Steve James
May 18, 2018 rated it really liked it
I guess some people are cynical about a collective consciousness. Jung’s ideas about archetype are not about a magic iCloud of shared knowledge, more about a collection of ideas about the various essences of human psyche. Rats have a cat archetype, for example. They only have to smell a cat without ever having encountered one before, and instinctively, unconsciously, they know how to react. Very interesting indeed.
Gianmichael Salvato
Quite disappointing. Because the text is largely comprised of sections of other, more exhaustive works, there is a continuity missing. There is little in the way of insightful explanation of archetypal pedagogy.

These four archetypes, and much of the text for that matter, seem to have been selected as a bit of intended marketing to new age types, rather than for those serious students of psychology.
Brad Needham
Nov 08, 2017 rated it really liked it
Jung digs into four major archetypes, each from the point of view of clinical psychology, normal psychology, and fairy tales. It's a look at archetypes by the person who coined the word's use in psychology.
Francis Wiseman
Apr 28, 2019 rated it liked it
Four Archetypes was almost enlightening with a few interesting moments, I just had to sift through a lot of outdated nonsense to find them. The extended discussion of magical three and four legged horses was laborious.
Jung Edda
Sep 05, 2019 rated it it was amazing  ·  review of another edition
Jung never dissapoints.
Kevin Jimenez
Jan 21, 2019 rated it it was amazing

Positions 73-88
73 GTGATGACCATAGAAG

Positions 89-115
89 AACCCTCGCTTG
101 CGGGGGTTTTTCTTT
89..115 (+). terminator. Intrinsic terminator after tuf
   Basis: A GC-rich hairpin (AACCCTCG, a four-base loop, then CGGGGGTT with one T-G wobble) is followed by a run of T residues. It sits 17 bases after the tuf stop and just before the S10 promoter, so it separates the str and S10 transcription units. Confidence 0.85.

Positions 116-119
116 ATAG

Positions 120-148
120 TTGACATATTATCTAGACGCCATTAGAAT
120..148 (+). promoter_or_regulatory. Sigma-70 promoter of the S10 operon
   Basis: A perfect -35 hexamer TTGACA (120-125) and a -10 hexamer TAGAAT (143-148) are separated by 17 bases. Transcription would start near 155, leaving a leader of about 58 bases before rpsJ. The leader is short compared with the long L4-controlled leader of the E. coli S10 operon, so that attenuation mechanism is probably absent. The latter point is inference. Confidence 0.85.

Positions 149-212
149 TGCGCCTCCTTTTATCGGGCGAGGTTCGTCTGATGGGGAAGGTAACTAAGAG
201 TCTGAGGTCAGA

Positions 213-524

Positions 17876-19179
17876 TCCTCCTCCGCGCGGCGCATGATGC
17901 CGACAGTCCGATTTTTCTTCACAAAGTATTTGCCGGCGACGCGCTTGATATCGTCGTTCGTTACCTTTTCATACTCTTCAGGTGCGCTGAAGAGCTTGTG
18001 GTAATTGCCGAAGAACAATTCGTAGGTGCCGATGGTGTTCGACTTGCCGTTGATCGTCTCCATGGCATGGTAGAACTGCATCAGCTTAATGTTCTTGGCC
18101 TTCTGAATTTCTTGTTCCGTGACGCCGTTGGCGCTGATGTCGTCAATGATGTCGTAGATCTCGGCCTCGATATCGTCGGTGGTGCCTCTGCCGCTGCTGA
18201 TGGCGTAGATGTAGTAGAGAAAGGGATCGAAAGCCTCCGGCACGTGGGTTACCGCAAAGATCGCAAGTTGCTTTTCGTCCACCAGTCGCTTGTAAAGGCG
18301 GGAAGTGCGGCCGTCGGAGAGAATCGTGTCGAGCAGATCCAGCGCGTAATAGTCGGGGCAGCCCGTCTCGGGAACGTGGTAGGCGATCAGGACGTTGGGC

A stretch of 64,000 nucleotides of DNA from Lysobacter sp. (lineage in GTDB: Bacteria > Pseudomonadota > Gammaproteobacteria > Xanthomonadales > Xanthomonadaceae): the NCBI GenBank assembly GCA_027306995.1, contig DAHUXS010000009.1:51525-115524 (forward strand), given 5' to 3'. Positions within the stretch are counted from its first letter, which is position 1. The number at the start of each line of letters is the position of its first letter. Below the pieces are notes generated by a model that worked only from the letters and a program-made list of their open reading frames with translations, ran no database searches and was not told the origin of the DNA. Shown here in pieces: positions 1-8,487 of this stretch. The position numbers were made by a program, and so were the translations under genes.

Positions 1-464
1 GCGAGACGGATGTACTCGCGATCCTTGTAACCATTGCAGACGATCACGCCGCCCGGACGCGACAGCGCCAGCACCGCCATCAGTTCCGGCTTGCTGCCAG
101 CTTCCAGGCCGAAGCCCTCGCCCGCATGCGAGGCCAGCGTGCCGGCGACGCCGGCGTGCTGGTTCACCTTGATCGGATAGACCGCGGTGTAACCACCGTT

I was extremely fascinated by Jung’s elucidations on the trickster archetype.
Oct 08, 2019 added it
Write a review on Jung. Hmm. How would I critique someone who is beyond comparison with any other author other than maybe Joseph Campbell or Alan Watts?
Duygu Ece
Jan 07, 2013 rated it did not like it
Even though my psychology background is enough, I find this book badly hard to read. While picking up this slim volume I was hoping to find something useful like introduction to archetypal pedagogy; but there are no sufficient examples and even no mention to certain important archetypes.

Jung himself says while thera are limitless archetypes, many different types may overlap& combine at any given time. I am too, upset with the irrelevant selection of these four.

Nevertheless amazed by the
Dec 22, 2007 rated it liked it
Errr... I must say this is a very heavy read I did finish the book but couldn't retain much. As a polymath in mythology, psychology, religion and philosophy, Jung offers an (insanely difficult?) exciting and novel analysis of the fundamental unconscious foundation that we as human beings all share. They are: mother, rebirth, spirit and trickster. Surveying their role in myth, fairytale and scripture, Jung challenges the way we perceive ourselves. However, if you fall asleep when reading this ...more
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Carl Gustav Jung (/jʊŋ/; German: [ˈkarl ˈɡʊstaf jʊŋ]), often referred to as C. G. Jung, was a Swiss psychiatrist and psychotherapist who founded analytical psychology. Jung proposed and developed the concepts of extraversion and introversion; archetypes, and the collective unconscious. His work has been influential in psychiatry and in the study of religion, philosophy, archeology, anthropology, ...more